erosion as a result of the incredible tides and
                                                                                                        pounding surf. Our shoreline at Fullerton Beach
                                                                                                        was actually built up in the storm, even as resi-
                                                                                                        dents of the community borrowed sand from the
                                                                                                         project to protect their homes.
                                                                                                            The project was completed on June 19, 2004
                                                                                                         when 50 volunteers moved 20 tons of rock and 10
                                                                                                         tons of sand. Maryland Public Television filmed
                                                                                                          the work party and plans to feature it in an
                                                                                                          upcoming telecast of Outdoors Maryland. WK

                                    Hard at work

                       50 Waterkeeper Magazine Fall 2005                                                                   
Volunteers move heavy stones to build sills…

In May 2005 the shoreline
was healthy, providing a
                                               …then fill them in with sand marsh grass.
natural barrier against
erosion and tidal surges.                                                                        Waterkeeper Magazine Fall 2005 51


                       BACK IN OREGON
                                                                           ualatin Riverkeepers is helping communities to get down and dirty with their

                       By Sue Marshall
                       Tualatin Riverkeepers                               hands to restore their watershed. Restoration of the watershed, in this case, is just
                       Photos by Tualatin Riverkeepers                     the beginning.
                                                                       “This is not only good for water quality, fish and wildlife habitat, it is good for the eco-
                                                                    nomic vitality of our community,” says County Commissioner Dick Schouten who cites a
                                                                    local economic study that touts environmental quality as a key factor attracting high tech
                                                                    employees to the Tualatin River Watershed. This claim appears to be well founded as the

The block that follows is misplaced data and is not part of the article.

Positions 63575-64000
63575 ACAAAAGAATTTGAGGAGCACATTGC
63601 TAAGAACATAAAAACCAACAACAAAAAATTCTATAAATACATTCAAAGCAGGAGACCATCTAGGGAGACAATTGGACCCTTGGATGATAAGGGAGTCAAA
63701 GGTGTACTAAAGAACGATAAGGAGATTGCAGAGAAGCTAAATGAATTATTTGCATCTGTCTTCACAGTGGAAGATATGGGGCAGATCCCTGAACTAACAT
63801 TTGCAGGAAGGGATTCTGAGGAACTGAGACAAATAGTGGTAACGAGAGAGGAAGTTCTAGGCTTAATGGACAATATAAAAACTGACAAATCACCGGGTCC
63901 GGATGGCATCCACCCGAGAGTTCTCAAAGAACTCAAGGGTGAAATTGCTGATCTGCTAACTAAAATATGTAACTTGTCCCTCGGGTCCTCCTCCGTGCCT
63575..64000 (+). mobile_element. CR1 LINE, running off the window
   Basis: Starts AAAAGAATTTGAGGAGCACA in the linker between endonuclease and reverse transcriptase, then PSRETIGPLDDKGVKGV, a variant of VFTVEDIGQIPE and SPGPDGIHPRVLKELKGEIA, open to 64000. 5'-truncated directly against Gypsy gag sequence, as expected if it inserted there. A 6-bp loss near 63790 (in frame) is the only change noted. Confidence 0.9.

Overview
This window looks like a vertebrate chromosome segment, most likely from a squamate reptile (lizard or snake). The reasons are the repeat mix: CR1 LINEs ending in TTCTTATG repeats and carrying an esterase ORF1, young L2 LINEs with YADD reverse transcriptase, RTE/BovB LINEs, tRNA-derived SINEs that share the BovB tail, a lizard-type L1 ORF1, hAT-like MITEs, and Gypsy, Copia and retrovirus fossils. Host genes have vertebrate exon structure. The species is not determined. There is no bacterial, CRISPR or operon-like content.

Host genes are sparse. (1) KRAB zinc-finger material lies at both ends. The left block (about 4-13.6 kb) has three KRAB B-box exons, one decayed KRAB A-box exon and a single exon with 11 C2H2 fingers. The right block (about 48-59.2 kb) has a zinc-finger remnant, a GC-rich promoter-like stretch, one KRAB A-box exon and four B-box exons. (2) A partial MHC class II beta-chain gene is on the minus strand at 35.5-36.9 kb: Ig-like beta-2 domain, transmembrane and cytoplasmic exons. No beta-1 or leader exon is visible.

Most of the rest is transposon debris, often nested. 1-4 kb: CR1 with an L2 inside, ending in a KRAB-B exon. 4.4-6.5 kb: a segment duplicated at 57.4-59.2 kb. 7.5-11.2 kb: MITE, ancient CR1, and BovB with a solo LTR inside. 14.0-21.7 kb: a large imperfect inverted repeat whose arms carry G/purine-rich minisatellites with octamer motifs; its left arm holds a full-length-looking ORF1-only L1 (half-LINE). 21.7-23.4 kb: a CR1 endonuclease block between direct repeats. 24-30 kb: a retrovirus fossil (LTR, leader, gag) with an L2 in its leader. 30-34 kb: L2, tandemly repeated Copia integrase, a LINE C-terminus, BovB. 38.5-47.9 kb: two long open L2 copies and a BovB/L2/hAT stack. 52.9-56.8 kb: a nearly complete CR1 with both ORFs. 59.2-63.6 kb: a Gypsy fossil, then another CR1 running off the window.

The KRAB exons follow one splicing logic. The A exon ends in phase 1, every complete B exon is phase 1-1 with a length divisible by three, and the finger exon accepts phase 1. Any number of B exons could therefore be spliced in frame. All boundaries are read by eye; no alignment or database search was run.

Tualatin River is in the heart of Oregon’s silicon forest.
                                                                       Establishing strategic partnerships has been critical to the success of the Tualatin pro-
                                                                    gram. The cornerstone is a partnership with the metropolitan regional government (Metro)
                                                                    Parks and Greenspaces Program that leverages significant funding, community involvement
                                                                    and volunteer support.
                                                                       In 1995, a regional greenspace acquisition bond measure was passed in the greater
                                                                    Portland region. These funds were used to purchase 8,000 acres, largely along stream corri-
                                                                    dors. But the bond did not include funds to restore and maintain these sites. Seizing on this
                                                                    opportunity, the Tualatin Riverkeepers entered a partnership with Ash Creek Forest
                                                                    Management, an emerging small business specializing in restoration of natural areas.
                                                                    Together, they developed restoration plans, put together funding packages, wrote grants to
                                                                    support community involvements and began work on three sites.
                                                                       Their work has had a remarkable ripple effect in the community. Contract work for por-
                                                                                           tions of the restoration project has generated local jobs in the rural
                                                                                           community. The project’s need for native plants helped foster the for-
                                                                                           mation of a native plant nursery, Scholls Valley Nursery. Centro